Panasonic introduced new live production lineup at IBC’15
In addition, Panasonic showcased the professional video industry’s first 4K PTZ camera. The AW-UE70 delivers 3840x2160 at 25p via HDMI, and is capable of 4K IP streaming, 4K USB video class and in-camera 4K recording.
The company also showcased the AW-SF100 auto tracking software, which works alongside Panasonic’s PTZ cameras to smoothly track movements on a live production, without the need for extra hardware, such as infrared sensors. Available from October 2015, it has an RRP of under €1,500.
The company also displayed a new flagship studio camera. The Full HD AK-HC5000, is capable of high-speed output, up to 1080/200p and will also be available in winter 2015.
The HC5000 incorporates a new 2/3 type 3MOS sensor, with high sensitivity (F12@2,000lx), low noise (S/N: >60dB), and resolution measured at 1,100 TV lines.
It features focus-assist, flash band compensation and skew readout support functions within the conventional model such as DRS and CineGamma. Shooting experience is improved through an enhanced shockless gain (-3dB to 36dB) and easy-matrix adjustment.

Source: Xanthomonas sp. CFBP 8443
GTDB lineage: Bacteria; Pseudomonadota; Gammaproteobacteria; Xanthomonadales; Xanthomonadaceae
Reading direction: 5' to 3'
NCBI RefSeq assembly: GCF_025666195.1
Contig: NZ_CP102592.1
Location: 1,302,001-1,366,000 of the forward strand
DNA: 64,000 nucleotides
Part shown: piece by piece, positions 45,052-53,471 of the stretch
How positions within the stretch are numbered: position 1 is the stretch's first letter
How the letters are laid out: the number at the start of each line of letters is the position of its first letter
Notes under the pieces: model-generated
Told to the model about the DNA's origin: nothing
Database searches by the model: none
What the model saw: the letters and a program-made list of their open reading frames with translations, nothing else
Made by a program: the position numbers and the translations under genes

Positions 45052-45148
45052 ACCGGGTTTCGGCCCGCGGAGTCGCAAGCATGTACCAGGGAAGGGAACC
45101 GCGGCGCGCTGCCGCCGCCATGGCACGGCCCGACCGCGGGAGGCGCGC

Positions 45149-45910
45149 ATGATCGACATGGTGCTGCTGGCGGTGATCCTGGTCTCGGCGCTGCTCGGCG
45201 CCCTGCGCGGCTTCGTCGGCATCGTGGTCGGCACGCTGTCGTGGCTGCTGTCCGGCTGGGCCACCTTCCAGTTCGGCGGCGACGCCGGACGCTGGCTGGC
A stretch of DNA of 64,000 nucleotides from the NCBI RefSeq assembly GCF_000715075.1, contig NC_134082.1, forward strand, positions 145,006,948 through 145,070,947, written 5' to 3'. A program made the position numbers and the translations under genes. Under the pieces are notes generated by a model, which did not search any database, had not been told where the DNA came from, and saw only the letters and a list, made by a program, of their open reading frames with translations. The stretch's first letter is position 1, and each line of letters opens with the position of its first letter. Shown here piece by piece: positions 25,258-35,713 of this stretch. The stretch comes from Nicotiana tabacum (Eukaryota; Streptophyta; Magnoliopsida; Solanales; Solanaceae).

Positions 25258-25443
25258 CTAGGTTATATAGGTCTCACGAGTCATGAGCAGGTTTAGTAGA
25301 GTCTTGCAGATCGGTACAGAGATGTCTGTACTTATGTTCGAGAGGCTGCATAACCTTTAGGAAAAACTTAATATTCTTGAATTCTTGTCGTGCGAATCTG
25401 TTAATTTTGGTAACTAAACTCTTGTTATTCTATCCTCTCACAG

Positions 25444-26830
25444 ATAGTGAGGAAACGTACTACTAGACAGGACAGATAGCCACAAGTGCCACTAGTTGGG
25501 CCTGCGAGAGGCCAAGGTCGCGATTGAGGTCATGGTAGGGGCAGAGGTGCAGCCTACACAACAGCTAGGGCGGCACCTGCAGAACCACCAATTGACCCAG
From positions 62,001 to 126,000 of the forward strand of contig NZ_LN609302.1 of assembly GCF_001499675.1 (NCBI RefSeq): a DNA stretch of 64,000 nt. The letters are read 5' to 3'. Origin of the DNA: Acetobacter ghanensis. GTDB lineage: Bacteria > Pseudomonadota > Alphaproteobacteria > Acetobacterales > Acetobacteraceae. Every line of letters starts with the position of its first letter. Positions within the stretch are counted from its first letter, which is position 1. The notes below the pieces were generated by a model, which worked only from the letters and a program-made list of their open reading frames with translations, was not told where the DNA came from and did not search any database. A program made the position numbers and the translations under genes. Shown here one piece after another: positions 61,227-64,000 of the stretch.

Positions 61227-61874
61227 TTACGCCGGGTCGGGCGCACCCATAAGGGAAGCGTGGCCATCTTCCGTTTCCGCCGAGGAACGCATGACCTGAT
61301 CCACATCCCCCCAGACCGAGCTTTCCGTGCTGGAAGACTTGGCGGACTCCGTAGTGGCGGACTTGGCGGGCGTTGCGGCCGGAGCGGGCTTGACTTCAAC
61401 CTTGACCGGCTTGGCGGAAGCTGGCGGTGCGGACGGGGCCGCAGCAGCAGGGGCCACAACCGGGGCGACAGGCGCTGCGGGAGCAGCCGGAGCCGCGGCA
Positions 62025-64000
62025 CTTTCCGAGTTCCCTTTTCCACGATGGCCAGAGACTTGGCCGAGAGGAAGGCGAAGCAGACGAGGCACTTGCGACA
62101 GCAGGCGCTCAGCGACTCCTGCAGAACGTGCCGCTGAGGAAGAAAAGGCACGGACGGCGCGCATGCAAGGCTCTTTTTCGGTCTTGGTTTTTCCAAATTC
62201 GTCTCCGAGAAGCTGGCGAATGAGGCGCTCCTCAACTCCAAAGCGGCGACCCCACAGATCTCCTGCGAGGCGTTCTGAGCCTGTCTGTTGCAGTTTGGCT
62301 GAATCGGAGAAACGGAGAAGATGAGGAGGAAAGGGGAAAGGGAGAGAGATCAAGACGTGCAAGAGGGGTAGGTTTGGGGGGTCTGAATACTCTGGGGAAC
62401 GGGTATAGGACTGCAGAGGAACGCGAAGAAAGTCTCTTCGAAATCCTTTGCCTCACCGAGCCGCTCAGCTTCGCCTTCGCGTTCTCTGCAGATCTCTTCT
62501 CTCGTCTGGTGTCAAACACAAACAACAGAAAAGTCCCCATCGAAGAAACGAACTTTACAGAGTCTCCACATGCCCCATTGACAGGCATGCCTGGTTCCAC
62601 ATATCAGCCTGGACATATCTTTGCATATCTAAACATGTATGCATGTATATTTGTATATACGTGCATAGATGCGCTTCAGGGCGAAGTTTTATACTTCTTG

The AK-UB300, is a 4K box camera aimed at productions that require high image quality such as sports, remote studios and live concerts. It that has a low-light noise reduction function, that utilises high sensitivty mode, and a newly developed haze reduction function.
The camera is compatible with current Panasonic indoor and outdoor pan-tilt systems and, using IP live remote monitoring, up to 10 cameras to be both viewed and controlled simultaneously from a web browser.
The line-up is completed with the AV-HS6000 2ME video switcher. The 3U size compact switcher is equipped with numerous inputs and outputs for great system integration - a total of 32 SDI and two DVI inputs plus 16 SDI outputs in total.
The grade 2 M/E live production switcher employs a newly designed, easy-to-use UI graphical control panel (AV‑HS60C1EJ/AV‑HS60C2EJ), to support accurate switching. The model promises solid support for studio sub-control rooms and OB vans, where live images are often handled in a rushed environment.